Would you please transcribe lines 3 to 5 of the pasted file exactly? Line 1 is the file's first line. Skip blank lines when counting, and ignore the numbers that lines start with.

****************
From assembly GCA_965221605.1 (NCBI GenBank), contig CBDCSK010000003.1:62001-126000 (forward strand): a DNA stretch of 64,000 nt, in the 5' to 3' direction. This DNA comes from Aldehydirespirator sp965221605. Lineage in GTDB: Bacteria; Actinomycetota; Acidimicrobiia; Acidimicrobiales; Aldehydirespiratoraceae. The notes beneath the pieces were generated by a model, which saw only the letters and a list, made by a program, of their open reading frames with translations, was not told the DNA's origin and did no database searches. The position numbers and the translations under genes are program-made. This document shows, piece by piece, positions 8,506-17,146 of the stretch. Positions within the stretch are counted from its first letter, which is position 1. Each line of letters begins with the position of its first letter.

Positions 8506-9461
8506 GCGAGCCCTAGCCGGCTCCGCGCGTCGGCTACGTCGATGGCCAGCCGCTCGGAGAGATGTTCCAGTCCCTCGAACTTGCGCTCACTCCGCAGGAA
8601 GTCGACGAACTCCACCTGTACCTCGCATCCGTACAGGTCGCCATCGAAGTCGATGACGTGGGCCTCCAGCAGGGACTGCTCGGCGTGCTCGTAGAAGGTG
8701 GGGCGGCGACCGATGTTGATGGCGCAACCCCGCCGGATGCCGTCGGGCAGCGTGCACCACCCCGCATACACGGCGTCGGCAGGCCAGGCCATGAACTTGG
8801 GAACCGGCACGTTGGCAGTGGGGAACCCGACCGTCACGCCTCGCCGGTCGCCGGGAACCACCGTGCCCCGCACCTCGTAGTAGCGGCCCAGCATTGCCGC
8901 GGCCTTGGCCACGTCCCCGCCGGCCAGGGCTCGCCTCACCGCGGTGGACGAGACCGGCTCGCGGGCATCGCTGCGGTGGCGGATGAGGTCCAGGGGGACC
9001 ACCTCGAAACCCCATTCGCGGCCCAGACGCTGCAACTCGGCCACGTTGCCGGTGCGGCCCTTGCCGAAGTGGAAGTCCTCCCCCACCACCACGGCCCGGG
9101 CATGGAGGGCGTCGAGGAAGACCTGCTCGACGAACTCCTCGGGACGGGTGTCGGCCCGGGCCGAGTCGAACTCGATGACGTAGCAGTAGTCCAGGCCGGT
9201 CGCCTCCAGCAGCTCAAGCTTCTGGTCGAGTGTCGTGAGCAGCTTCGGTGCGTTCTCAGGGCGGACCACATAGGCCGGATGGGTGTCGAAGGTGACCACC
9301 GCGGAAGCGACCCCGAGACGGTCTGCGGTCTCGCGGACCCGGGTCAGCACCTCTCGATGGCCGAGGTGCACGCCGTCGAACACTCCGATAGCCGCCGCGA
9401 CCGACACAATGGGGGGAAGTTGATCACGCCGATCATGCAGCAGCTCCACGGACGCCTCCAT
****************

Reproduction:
8506 GCGAGCCCTAGCCGGCTCCGCGCGTCGGCTACGTCGATGGCCAGCCGCTCGGAGAGATGTTCCAGTCCCTCGAACTTGCGCTCACTCCGCAGGAA
8601 GTCGACGAACTCCACCTGTACCTCGCATCCGTACAGGTCGCCATCGAAGTCGATGACGTGGGCCTCCAGCAGGGACTGCTCGGCGTGCTCGTAGAAGGTG
8701 GGGCGGCGACCGATGTTGATGGCGCAACCCCGCCGGATGCCGTCGGGCAGCGTGCACCACCCCGCATACACGGCGTCGGCAGGCCAGGCCATGAACTTGG